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first of all, my company's main line of business is penetration testing, so I can probably give a detailed picture of this field but will do my best to stick to list guidelines regarding promoting business.

With that out of the way:

What Brad Stone describes is unfortunately a well-known problem with a significant portion of service providers, especially when:
- The provider relies only on automated vulnerability scanning tools (not designed to the Midrange world)
- The "penetration test" is just a checkmark on the audit sheet, and the client basically wants to just get over with it (for which running a scan with zero expert review is probably the easiest way)

Now this is not what penetration testing should be about. During a proper engagement, testers will:
- Get an understanding about what the target system does and how it does it, so they can focus on the actual _security_boundaries_ that have to be protected.
- Map the attack surface of the system. This is where automated scanning can play an important role, but it should not be the only way information is obtained.
- Collect vulnerability information and test for vulnerable configurations (e.g. default passwords don't have a CVE).
- Execute tests to discover vulnerabilities in the implementations of custom system components.
- *Try to exploit vulnerabilities* in order to inform risk assessment.
- Report *distilled information*, filtering out irrelevant findings (e.g. HTTP headers only important for Facebook, but not for your internal accounting). Providing guidance about the resolution of the identified issues is usually part of the package.

As for specific concerns raised originally by James H. H. Lampert:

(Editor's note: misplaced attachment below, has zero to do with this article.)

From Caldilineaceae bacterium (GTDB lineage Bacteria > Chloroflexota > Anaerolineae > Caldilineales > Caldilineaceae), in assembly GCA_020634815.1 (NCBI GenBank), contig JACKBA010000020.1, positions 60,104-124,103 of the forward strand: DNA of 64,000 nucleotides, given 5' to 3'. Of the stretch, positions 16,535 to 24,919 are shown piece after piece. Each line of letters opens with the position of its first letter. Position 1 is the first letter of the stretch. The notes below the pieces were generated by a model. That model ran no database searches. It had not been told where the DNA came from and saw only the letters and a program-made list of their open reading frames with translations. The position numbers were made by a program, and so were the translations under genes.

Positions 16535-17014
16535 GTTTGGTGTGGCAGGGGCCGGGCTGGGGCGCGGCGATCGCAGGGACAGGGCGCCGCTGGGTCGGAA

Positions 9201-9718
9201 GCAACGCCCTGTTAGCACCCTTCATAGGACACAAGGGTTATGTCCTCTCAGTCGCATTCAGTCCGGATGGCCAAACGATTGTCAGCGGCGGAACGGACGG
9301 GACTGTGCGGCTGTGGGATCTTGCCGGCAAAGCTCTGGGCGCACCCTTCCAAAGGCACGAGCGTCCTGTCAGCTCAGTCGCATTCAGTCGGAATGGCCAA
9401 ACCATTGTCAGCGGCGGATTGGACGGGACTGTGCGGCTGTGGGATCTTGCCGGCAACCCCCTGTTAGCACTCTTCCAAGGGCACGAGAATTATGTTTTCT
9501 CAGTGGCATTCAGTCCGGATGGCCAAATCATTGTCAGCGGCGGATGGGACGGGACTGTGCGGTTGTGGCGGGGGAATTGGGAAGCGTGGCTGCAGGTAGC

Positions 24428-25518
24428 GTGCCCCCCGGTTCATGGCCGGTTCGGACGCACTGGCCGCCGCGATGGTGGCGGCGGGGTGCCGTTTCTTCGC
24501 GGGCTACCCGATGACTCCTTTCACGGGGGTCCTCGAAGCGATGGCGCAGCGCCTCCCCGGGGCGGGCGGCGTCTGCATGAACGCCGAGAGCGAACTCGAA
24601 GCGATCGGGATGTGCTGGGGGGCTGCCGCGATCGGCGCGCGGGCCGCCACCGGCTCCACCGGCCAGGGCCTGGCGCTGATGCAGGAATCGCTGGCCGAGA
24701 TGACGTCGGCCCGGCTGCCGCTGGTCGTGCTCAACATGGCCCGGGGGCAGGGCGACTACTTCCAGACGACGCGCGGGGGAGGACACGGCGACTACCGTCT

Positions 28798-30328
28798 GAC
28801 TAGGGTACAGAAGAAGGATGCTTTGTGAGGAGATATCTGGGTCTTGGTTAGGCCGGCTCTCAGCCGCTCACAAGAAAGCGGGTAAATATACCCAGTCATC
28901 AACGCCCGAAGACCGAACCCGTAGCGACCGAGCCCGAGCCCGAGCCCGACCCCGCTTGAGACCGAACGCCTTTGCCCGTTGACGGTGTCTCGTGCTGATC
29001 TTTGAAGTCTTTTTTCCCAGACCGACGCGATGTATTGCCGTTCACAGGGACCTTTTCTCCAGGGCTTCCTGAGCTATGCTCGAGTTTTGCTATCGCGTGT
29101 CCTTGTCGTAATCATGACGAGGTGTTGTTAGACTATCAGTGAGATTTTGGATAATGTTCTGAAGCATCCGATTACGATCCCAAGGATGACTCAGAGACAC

# Robustness

"Program testing can be used to show the presence of bugs, but never to show their absence." - Edgar J. Dijkstra

This is of course true for penetration testing too. In my experience (proper) pentesting is useful because:
- It will find vulnerabilities that attackers could actually use
- It puts sunlight on sometimes forgotten places that need more attention from security. As Halvar Flake said: "The only person in computing that is paid to actually understand the system from top to bottom is the attacker"
- Finds vulnerabilities even the vendor doesn't know about

# Trustworthiness

"You can't argue with a root shell" - FX

(Proper) pentest results are generally solid. We tend to report uncertain findings, explicitly marking them as such as a guidance for more targeted assessments (see my second point above).

We also have to report potential compliance issues (think obsolete TLS protocol versions), because compliance violation is a business risk... Good pentesters highlight the actual severity of such findings in their reports too.

# Cost-effectiveness

"I don't have a quote for this" - Me

I'm not sure I understand Brad here, but I'm not aware of any pentesters charging per finding. Fees are preliminary determined and are usually dependent of system complexity (that can mean different parameters with different targets). So this is a fixed cost, usually calculated based on daily rates (at the end of the day we are consultants).

The tricky part is deciding if you spend a fixed sum for something that can prevent an uncertain future loss. In this regard I would argue that pentests help keeping the system tidy, even if there would be no breach. Experience also shows that companies that experienced a breach tend to become returning customers even after the exploited holes were patched years ago.

For the effectiveness part: one mistake people commonly make is looking at daily rates, while a seasoned expert for double the price can easily be 3x more effective than a junior.

I could keep on detailing the ins and outs of project planning, execution and evalutation, but I'd rather tell you to feel free to post any specific questions to this thread, I will keep an eye on it!

Have a nice day,

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